£1 million of green funding will help unlock major plans for Stroud

A major waterside redevelopment in Stroud and projects to future-proof some of its most historic buildings have received a significant boost in the form of £1 million of funding.

By Andrew Merrell  |  Published

Ambitious plans to redevelop one of Stroud’s former canal-side ports have received a significant financial boost which will also benefit the town’s struggling Subscription Rooms.

Stroud District Council, which is behind plans for the 150-home Brimscombe Port redevelopment, has revealed it has won grants of almost £1 million.

The money is to help make old buildings fit for a carbon neutral future, and £776,000 of the money is a Land Release Funding grant for ‘infrastructure and flood alleviation measures to unlock the Brimscombe Port site’.

A further £200,000 from the Zero Carbon Public Estate fund will be used to explore how to repurpose and retrofit a host of sites, including town centre venue The Sub Rooms, currently raising funds to help it re-open post-pandemic.

‘As a council we have a strategy to make the whole district carbon neutral by 2030 and this will help in that effort,’ said district council leader Doina Cornell.

‘This is a massive vote of confidence, not only in the quality and ambition of the bids but also in our ability to deliver.’

Other sites earmarked to benefit include the council’s Ebley Mill headquarters, the Old Town Hall in Stroud, Thanet House (Stroud Town Council’s headquarters), Lansdown Hall, Stroud Job Centre, Stroud Ambulance Station and Stroud Fire Station.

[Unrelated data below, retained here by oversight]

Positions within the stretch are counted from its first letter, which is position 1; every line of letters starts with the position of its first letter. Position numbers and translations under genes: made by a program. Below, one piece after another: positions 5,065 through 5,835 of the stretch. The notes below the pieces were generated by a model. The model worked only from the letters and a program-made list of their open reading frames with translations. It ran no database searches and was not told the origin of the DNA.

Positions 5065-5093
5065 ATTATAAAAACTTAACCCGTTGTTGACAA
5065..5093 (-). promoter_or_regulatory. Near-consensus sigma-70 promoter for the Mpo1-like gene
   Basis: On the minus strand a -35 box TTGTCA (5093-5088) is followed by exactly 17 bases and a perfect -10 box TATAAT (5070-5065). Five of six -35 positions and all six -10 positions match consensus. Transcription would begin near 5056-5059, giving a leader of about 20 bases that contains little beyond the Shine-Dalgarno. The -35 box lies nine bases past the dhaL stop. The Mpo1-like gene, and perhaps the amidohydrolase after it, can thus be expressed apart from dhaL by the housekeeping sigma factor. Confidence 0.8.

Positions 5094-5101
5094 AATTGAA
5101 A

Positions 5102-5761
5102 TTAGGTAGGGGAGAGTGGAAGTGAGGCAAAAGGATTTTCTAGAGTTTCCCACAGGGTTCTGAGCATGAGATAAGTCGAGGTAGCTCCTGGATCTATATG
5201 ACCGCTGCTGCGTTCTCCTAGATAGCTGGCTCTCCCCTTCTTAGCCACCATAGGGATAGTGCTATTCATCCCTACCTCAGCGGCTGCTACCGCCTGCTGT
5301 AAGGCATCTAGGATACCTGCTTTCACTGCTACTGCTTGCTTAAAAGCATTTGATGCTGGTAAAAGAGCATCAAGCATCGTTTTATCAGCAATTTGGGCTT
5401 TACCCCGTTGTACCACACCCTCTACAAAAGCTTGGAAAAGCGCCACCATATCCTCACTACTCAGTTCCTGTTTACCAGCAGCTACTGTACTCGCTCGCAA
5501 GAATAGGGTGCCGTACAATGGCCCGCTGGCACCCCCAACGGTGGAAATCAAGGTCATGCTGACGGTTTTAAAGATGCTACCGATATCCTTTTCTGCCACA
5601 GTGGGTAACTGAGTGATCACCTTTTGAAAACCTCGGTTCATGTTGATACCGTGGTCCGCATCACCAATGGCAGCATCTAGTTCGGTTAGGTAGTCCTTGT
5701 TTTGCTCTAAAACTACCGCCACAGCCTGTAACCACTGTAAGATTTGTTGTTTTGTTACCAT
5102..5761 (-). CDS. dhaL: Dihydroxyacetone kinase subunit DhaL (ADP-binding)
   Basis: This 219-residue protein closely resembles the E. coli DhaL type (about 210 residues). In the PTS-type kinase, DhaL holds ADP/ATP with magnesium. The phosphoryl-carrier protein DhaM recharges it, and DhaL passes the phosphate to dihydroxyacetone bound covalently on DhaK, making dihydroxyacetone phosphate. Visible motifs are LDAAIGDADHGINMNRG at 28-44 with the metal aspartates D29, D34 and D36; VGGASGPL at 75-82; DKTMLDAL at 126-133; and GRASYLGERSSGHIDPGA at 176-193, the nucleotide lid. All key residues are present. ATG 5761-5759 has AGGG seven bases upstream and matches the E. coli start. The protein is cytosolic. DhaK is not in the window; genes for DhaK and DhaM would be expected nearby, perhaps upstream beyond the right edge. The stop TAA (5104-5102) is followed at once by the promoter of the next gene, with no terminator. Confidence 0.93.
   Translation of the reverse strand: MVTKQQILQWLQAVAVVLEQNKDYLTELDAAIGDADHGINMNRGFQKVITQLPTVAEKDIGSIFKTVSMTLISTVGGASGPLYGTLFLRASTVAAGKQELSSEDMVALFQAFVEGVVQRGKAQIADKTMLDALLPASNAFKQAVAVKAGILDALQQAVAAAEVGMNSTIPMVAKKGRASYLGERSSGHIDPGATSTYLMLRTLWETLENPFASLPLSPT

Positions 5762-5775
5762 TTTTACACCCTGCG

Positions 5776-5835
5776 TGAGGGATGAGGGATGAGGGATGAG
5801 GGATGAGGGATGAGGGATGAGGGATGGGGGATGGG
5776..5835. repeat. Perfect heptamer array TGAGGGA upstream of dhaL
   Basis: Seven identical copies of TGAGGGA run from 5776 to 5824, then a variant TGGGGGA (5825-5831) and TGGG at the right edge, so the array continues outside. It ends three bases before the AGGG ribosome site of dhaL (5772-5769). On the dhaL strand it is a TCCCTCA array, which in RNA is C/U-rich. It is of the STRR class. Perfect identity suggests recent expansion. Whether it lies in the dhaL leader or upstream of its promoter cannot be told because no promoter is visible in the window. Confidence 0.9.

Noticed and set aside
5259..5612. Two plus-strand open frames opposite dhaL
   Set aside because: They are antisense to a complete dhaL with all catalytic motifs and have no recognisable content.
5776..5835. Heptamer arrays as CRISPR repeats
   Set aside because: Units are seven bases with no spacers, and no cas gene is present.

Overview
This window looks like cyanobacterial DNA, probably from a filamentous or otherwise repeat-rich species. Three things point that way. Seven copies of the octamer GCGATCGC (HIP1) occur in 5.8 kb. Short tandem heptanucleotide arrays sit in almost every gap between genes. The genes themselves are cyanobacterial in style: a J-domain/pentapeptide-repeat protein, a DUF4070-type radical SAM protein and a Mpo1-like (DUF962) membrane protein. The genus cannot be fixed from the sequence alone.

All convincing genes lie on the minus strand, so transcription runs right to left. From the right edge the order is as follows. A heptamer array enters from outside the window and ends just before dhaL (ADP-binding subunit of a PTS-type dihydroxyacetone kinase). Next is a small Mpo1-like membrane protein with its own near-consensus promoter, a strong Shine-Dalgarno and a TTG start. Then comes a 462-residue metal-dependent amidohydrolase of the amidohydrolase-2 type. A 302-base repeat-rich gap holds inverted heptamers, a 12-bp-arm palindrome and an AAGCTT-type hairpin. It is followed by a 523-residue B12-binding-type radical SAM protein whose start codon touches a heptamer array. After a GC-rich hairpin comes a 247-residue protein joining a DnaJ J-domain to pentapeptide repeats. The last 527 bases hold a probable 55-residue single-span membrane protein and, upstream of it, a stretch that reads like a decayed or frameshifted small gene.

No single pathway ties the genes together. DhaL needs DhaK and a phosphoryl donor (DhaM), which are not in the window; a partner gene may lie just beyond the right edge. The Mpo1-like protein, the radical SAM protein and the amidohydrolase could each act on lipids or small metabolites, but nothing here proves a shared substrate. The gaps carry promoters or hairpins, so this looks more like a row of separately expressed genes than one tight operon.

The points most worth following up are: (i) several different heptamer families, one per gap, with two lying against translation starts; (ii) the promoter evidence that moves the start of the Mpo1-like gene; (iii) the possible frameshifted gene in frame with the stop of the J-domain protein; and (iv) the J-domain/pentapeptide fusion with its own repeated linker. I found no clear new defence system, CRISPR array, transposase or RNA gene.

Stroud District Council secured the funding from The Ministry of Housing, Communities, and Local Government.

Some £2 million of funding was also secured from Homes England in 2015 to help make the complex brownfield site a more attractive commercial prospect.

Outline planning permission for the Brimscombe Port site was granted on 24 March 2021 and the district council is now seeking a developer.

That is expected to be achieved by spring next year. A detailed application for the redevelopment of the site will then be prepared followed by further public consultation.

With the plans pending the issues for businesses on the site are far from trivial. SoGlos has also reported on the plight of Rush Skatepark, battling against the clock to find a new home as a result.

By Andrew Merrell

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